On a dark level, I’m curious how you are feeling now. Do you feel any remorse? Do you care? Do you (God forbid) believe somehow that you have accomplished God’s tasks, a crusade of sorts? Do you understand the weight of what has occurred? I hope for your sake you do.

I wish Kenneth had known how much God loved him.

Please understand that I’m not arguing the case for homosexuals and Christianity. That’s an entirely different can of worms that I will leave for much smarter, much more well-read people, of whom there are many.

But I’ll get into it a little, since you did. According to the media, several of you used the “God hates fags” logic as you were ridiculing Kenneth. There is one thing that Jesus was extremely, undeniably, untouchably clear about: Love the Lord your God with all your heart, and love your neighbor as yourself. Jesus never taught us to hate anyone. Which brings us to the saddest thing of all: you guys have everything dead wrong. Whether or not homosexuality is a sin, Jesus loves every gay person as deeply and as truly as He loves you.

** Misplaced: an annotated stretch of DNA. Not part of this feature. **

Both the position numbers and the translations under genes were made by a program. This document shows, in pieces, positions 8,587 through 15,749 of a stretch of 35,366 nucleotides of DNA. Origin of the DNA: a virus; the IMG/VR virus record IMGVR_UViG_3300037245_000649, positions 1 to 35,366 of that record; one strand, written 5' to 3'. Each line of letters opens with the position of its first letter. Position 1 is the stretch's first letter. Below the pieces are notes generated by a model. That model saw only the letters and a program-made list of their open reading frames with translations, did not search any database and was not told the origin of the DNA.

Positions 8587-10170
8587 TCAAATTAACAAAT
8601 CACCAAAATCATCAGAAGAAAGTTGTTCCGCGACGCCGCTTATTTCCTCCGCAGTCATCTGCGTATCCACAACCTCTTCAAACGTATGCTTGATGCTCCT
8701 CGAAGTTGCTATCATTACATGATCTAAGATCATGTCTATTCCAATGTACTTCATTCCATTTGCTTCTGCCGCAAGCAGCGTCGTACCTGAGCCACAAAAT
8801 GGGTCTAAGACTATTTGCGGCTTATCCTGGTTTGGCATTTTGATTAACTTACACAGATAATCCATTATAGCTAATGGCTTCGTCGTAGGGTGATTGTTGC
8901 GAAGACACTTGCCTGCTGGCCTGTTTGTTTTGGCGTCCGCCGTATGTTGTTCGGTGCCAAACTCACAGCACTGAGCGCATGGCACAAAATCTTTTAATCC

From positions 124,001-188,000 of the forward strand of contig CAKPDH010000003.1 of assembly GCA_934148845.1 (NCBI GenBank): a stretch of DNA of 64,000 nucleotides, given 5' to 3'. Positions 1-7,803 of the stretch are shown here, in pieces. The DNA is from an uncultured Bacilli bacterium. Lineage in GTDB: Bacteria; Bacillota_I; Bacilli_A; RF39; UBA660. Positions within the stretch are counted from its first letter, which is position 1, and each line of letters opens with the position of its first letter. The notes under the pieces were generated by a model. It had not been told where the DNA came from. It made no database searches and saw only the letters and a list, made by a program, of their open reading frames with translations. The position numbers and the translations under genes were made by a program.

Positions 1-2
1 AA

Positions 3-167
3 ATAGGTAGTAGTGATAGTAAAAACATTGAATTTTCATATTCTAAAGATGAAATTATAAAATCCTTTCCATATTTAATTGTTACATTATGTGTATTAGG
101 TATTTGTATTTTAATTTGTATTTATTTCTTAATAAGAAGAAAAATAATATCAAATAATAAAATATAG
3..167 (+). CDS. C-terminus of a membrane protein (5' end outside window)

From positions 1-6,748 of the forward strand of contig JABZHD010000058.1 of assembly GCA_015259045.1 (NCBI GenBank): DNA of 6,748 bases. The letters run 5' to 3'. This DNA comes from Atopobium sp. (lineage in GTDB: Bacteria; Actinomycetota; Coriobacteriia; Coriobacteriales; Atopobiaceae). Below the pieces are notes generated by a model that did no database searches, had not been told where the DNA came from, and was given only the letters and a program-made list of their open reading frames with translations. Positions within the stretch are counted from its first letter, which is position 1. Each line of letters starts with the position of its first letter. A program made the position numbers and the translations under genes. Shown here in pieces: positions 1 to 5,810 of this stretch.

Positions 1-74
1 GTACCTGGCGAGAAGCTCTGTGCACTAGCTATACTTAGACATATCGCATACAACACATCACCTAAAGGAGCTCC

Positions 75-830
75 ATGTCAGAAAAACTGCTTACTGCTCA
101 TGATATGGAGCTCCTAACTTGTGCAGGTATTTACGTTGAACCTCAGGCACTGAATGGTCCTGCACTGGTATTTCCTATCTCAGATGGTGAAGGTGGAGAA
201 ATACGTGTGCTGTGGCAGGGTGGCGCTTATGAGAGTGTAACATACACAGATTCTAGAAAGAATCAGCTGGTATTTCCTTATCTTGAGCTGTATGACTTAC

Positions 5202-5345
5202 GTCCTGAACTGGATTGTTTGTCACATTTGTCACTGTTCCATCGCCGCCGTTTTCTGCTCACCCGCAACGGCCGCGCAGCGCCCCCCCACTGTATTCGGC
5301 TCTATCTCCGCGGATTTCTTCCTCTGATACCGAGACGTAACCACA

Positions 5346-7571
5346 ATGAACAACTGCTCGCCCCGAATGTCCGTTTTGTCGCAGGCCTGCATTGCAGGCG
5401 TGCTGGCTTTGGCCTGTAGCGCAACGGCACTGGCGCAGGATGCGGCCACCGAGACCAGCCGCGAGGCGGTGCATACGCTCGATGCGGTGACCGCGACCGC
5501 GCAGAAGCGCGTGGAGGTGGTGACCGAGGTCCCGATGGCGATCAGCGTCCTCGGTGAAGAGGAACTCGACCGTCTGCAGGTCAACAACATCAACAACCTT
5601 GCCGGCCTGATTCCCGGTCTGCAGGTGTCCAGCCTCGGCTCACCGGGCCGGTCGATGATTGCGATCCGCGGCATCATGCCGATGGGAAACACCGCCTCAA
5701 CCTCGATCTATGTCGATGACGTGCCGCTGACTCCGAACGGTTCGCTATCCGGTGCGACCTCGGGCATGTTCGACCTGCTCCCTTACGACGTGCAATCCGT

Kenneth Weishuhn Jr. killed himself. He didn’t hear about God’s grace, forgiveness and love. He didn’t hear about the hope that we all share in Jesus Christ. He ended his own life hearing from his so-called Christian classmates that God hated him, Kenneth, just a teenage kid. And that, to me, is the saddest thing about this entire sad story.

I don’t know if you are monsters, or just misled kids who honestly didn’t know any better. I wouldn’t really be surprised by either. But I know this: whoever taught you the Bible missed the point entirely.

Tom Westerholm

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5 thoughts on “An open letter to the bullies of Kenneth Weishuhn Jr.

  1. jolynn48 says: